Opinion: Managing through the pandemic will require courage to make decisions and humility to change
In the midst of a global health and economic pandemic, all bets are now off for the brands and businesses that we run. Navigating a sea that is continually changing, and for which none of us truly feels prepared, is incredibly daunting.
The nature of marketing and advertising for the year ahead is changed. To wait and see if social distancing, consumer confidence and financial markets return to normal would be ignorant of the reality that there is no going back. We must first let go of what was, in order to make space for what can be.
Advertising spend in a number of categories has already changed dramatically. Few public companies will speak to it openly right now and are waiting until their next quarterly earnings—rightfully so, given the financial markets collapse and risk to further hamper stock prices.
Impact on the industry
Travel and hospitality spend—representing 9 percent of ad spending—has fallen to near zero. Retail spend, which was forecast to be 22 percent of digital advertising in the U.S. this year, is being impacted in two ways. First, supply chain dependencies on China and other Asian markets are creating a massive backlog and inventory shortages that many retailers are quietly forecasting. Second, in countries in lockdown mode, consumers are not visiting brick-and-mortar stores. P&G, Unilever, Microsoft, Danone, AB InBev, Burberry and Aston Martin have all already made cuts to sales forecasts for the year.
Entertainment feels like it might come out neutral. Heavy spenders are delaying box office releases, including the new James Bond movie. At the same time, digital subscription platforms are increasing online activations to give consumers more choices to watch at home.
Brands in automotive, financial services and CPG, normally big spenders on sports events, will have fewer places to activate their massive campaigns. Many brands have sponsorship commitments to leagues and broadcasters, and I wonder how many of their contracts have provisions for a global pandemic. These partnerships are going to crumble. And yes, I believe firmly that the Olympics will be canceled.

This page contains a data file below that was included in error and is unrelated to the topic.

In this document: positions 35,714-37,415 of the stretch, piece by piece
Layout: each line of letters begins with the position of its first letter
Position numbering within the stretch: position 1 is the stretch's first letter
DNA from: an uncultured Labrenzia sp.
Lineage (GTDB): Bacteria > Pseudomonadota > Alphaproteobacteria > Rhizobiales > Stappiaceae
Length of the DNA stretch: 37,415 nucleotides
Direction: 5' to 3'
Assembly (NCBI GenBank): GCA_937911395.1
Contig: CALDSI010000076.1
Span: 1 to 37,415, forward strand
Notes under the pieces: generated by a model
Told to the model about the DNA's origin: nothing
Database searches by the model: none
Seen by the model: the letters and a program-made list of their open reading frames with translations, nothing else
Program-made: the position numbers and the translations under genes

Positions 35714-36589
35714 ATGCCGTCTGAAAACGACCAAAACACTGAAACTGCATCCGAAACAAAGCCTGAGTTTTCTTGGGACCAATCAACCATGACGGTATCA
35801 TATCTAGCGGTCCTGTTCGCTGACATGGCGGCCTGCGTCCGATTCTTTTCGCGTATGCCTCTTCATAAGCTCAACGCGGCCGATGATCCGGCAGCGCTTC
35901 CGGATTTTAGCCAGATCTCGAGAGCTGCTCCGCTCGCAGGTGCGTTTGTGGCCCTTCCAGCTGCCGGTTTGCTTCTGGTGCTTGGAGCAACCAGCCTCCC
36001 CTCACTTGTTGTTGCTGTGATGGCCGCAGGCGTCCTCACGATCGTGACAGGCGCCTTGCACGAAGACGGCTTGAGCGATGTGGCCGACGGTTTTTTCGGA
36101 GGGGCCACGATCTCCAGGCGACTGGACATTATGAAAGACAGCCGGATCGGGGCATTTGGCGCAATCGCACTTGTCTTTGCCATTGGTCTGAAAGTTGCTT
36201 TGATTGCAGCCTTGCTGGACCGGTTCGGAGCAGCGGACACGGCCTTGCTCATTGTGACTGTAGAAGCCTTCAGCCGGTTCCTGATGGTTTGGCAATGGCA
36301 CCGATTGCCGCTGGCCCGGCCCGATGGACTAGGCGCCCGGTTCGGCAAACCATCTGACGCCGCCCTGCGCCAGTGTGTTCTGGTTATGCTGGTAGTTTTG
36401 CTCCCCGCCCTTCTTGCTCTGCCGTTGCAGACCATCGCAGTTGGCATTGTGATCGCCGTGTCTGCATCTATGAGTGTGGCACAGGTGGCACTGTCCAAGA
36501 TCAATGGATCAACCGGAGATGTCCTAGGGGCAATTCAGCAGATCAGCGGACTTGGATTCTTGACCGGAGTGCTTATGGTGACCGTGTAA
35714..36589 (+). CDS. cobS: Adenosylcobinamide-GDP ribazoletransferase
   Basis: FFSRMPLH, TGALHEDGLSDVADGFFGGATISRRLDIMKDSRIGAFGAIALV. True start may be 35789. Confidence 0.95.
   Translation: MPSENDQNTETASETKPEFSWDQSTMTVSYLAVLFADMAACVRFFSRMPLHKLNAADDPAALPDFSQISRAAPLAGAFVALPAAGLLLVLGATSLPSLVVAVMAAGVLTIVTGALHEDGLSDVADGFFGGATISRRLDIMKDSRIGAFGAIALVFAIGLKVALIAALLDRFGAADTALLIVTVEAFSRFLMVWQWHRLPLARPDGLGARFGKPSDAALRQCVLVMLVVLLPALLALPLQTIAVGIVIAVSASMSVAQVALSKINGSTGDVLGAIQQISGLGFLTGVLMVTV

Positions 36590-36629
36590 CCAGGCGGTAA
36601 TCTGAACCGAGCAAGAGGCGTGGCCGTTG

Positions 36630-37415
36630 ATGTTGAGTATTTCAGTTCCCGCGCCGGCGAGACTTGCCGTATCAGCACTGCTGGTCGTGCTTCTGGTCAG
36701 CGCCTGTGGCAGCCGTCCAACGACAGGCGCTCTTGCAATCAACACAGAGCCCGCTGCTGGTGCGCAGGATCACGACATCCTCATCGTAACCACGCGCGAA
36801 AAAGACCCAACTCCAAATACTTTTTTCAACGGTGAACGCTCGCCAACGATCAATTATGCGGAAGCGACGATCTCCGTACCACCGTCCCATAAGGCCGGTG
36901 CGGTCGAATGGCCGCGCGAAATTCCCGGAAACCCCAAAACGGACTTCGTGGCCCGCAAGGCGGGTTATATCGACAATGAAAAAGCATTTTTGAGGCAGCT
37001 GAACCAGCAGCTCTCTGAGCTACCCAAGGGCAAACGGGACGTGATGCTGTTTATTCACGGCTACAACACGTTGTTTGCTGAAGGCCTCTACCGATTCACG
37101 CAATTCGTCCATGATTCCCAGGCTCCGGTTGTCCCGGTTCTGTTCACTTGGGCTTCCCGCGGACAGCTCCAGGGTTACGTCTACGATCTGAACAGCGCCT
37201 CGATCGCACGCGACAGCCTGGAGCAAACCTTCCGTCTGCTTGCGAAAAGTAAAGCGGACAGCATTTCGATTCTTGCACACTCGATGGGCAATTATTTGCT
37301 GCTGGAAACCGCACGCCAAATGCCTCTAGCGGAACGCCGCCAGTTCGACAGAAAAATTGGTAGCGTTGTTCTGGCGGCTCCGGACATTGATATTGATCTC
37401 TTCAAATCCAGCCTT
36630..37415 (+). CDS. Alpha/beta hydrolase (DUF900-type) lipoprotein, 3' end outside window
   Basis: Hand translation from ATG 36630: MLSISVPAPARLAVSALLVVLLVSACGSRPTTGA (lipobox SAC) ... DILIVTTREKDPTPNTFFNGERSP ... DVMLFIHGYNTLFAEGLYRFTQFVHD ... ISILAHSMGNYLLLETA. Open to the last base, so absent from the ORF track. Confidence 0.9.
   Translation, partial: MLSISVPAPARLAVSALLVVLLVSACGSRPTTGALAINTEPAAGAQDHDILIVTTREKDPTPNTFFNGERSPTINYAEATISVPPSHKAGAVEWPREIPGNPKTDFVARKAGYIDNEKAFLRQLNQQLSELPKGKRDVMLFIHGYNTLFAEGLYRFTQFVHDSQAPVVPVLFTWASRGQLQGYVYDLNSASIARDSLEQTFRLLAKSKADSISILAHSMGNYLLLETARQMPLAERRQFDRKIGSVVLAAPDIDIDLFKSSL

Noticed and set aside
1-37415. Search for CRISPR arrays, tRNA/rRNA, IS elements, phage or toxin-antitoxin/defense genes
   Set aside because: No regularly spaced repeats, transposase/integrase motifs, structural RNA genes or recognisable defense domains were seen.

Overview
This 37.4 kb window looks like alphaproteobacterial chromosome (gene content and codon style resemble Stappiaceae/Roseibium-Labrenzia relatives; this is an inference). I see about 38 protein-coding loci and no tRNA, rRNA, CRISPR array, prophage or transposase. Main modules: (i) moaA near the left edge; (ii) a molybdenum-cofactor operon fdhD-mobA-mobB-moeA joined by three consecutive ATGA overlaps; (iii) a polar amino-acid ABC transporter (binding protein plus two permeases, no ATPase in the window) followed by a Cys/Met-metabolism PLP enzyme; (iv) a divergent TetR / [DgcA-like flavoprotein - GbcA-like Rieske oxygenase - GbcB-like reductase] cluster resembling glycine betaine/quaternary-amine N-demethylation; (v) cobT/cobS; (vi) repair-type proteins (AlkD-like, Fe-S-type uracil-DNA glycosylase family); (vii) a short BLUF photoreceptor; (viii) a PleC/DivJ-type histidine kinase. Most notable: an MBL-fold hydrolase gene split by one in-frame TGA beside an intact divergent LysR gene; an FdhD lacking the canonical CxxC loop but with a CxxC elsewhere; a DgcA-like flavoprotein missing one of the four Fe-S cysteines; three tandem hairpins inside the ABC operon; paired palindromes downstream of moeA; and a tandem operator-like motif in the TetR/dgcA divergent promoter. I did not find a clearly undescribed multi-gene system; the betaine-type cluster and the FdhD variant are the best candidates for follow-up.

At first automakers were delaying new car launches, typically associated with high budget activations across many offline channels. But last week, Detroit’s three automakers, Ford, GM and Fiat Chrysler, announced an unprecedented work stoppage, closing U.S. factories until at least March 30.
With more viewers watching television at home, many are predicting an increase in TV ad spend, or claim that TV is at least shielded from the down market, unlike radio and outdoor. I disagree. Most of the incremental time spent on television that brands want to be around (other than news outlets) is for subscription video-on-demand services like Netflix that are ad-free experiences. Additionally, TV advertising requires high production budgets and big media spends. The growth in advertising spend is from small- to medium-sized businesses, for whom TV is not an accessible channel.
Ad spend declines
It is for these reasons and more that I believe we will see a decrease of at least 20 percent in overall advertising spend in 2020. Big brands, like big governments, have been slow to respond to the health crisis. So it is no surprise that we have not yet seen advertising agencies, media platforms and publishers report on the declines that I am forecasting.
Not all the news is bad. Given that the digital share of the advertising market was forecast to grow 15 percent, and that there are new categories and applications that will see a bump in digital ad spend in the wake of a global pandemic with new consumer and enterprise needs, I believe that digital advertising will be flat year-over-year.
In a moment of uncertainty, trust becomes the new currency. In the wake of misinformation spreading quickly on Facebook, the News Feed is now the Corona Feed. It is not the best environment for brands that want to align themselves with trust in this moment.
Across the diversity of digital marketing channels available to brands, there are few creative standards; everyone is offering their unique advertising formats and specifications. This has led to brands investing a lot of non-working media spend on creative production, management and approvals. The costs grow exponentially for multinational brands operating a multitude of brands in diverse local markets. With macroeconomic uncertainty, brands might double down on fewer digital marketing channels and, as a result, not have the budget, time or patience to build, manage and approve new creative for new channels. This will require a greater focus on creative automation capabilities to efficiently connect with audiences across multiple digital marketing channels.
There is a new world order for advertising developing in the wake of the global pandemic. As leaders, we need to make different choices for the brands and businesses we run. It takes courage to make these choices, and humility to change as we learn more. We have an important role in what feels like a pivotal moment in the evolution of our industry.